Sample collection is an essential step in any analytical protocol. Appropriate sampling protocols as well as proper sample handling are necessary to ensure representative data is obtained. However, it is often under-investigated and could lead to erroneous data and misleading interpretations.

Ort et al. (2010) demonstrated that different active sampling approaches (grab and composite sampling) can provide biased results for pharmaceuticals in wastewater unless sampling is undertaken in a flow'-proportional manner with adequate sub-sampling collection frequencies. However, similar studies in environmental matrices such as river water are lacking. It can be considered that temporal changes to pharmaceuticals in river water will be comparatively less than those observed in waste- waters. Indeed, the majority of studies undertaken on chiral pharmaceuticals in river waters adopt grab sampling (Table 4.1). An important consideration for such sampling is enantiomer stability in collected samples during transport and storage prior to sample preparation.

Ramage et al. (2019) investigated the stability of pharmaceutical enantiomers in collected stream water samples. S(+)-amphctamine, S(+)-fluoxetine and R(-)-fluoxetine degraded by >25% in samples stored at 18°C over 48 h (Ramage et al., 2019). Other than the loss of total pharmaceutical concentration (i.e., sum of both enantiomers), the degradation of S(+)-amphetamine resulted in a change in EF from 0.5 to 0.1. In samples stored at 4°C no significant enantiomer degradation was observed over 48 h (Ramage et al., 2019).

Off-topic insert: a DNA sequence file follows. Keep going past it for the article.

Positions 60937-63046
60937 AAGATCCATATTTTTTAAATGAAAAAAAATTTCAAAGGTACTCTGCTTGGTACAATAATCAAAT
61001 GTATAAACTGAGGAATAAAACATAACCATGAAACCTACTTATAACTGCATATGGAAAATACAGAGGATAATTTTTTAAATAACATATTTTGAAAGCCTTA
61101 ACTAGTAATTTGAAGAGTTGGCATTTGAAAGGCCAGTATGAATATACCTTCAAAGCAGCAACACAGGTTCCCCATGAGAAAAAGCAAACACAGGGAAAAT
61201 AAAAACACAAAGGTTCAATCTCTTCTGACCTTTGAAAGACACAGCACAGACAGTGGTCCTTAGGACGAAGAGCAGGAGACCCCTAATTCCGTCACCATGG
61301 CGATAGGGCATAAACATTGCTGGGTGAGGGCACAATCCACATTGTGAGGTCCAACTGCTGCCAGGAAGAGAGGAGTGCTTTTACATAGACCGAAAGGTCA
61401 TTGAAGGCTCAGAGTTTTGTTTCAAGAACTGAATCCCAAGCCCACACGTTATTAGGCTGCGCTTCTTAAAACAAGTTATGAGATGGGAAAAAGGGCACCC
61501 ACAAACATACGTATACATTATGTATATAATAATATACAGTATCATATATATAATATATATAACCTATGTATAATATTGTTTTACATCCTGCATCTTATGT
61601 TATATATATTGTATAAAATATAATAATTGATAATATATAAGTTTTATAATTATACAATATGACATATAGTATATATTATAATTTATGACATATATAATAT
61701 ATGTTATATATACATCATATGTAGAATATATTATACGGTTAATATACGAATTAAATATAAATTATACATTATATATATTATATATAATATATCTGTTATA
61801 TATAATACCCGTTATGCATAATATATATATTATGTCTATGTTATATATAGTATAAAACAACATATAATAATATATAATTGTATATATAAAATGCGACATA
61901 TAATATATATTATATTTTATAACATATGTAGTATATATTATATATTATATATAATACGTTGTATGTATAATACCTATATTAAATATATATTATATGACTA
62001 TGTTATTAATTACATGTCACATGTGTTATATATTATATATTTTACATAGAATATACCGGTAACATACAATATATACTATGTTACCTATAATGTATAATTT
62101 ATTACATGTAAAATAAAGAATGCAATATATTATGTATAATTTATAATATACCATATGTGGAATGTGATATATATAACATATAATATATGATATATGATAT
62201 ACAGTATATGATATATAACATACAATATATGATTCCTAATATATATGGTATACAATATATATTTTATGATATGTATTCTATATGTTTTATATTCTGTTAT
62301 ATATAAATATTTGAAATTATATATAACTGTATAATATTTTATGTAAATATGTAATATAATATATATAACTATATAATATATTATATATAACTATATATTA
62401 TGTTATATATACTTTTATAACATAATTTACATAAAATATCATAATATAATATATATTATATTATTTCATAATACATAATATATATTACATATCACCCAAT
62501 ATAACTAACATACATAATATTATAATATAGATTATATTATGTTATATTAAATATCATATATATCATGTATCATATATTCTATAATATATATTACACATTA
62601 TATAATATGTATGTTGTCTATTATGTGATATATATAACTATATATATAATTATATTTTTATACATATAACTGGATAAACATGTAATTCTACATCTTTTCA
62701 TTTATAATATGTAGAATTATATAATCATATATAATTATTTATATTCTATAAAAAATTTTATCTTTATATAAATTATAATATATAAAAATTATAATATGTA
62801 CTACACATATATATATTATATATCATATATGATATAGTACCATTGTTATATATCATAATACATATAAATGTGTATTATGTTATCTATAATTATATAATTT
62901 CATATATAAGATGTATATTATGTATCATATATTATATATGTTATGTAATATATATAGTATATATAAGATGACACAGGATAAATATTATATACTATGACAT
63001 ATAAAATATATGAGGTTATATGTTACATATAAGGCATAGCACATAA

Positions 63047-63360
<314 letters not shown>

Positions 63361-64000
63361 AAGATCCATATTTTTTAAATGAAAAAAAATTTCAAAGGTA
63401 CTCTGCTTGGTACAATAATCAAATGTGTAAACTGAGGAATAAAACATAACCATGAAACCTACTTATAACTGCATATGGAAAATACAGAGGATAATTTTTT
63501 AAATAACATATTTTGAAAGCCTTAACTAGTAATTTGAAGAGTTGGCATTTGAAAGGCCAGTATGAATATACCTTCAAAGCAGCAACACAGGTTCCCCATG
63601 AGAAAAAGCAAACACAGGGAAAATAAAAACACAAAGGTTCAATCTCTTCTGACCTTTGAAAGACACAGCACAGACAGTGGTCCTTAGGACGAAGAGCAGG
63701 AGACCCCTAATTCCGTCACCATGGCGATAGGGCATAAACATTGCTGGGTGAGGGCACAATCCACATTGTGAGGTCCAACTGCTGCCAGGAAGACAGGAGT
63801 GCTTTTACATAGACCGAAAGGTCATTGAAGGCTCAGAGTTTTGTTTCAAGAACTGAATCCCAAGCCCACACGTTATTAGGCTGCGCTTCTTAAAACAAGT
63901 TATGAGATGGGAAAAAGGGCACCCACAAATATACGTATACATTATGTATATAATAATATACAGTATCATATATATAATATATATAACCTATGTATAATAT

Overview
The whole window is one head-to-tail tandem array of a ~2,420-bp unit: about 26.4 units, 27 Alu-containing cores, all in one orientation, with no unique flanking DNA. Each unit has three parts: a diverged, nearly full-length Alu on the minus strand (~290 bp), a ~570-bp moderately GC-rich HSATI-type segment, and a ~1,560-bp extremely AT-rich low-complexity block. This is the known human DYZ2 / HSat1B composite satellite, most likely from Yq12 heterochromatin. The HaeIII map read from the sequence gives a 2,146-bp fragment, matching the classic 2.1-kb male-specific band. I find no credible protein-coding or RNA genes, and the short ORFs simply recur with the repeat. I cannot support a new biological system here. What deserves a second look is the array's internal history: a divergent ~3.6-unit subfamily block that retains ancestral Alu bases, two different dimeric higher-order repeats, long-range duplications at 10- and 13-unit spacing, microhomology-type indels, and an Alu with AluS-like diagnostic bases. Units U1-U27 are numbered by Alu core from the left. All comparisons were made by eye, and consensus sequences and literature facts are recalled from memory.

Alternatively, the addition of a biocide (e.g., sodium azide) or pH adjustment can be used to limit microbial activity. However, care is needed if such approaches are to be considered. For example, the addition of sodium azide can be detrimental to subsequent enantiomeric separations with loss of chiral recognition previously noted (e.g., salbutamol and chlorpheniramine in river water treated with sodium azide at 1 g/L) (Baranowska, 2018). Sodium azide is also reported to be unsuitable for the stabilization of some pharmaceuticals including fluoxetine (Vanderford et al., 2011). Alternatively, sample adjustment to acidic pH can influence the partitioning of pharmaceuticals between the liquid phase and solid phase (suspended matter) of environmental matrices (Petrovic, 2014). Thus filtration of samples prior to pH adjustment is needed which may not be possible in the field. Nevertheless, analyte stability within samples needs to be incorporated into analytical method validation to ensure collected data is representative of what was collected.

Passive sampling is proposed as an alternative method of sampling river water (Pinasseau et al., 2019; Wong and MacLeod, 2009). Passive sampling relies on the transport of a pharmaceutical from the sample matrix to a receiving phase or sorbent contained within a passive sampling device. Both the Chemcatcher® and polar organic integrative sampler have been applied to determine pharmaceuticals in river waters (Rimayi et al.. 2019; TouSova et al., 2019). They can be used to estimate time-weighted average concentrations for seven days or longer. However, there is a paucity of information on their ability to maintain the enantiomeric composition of chiral pharmaceuticals during deployment. Nevertheless, the Chemcatcher with a disk receiving phase containing Oasis HLB successfully maintained the EF of atenolol, tramadol, and venlafaxine in wastewater effluent (Petrie et al., 2016). Further studies are needed to fully assess the suitability of passive samplers to provide quantitative information on chiral pharmaceuticals at the enantiomeric level.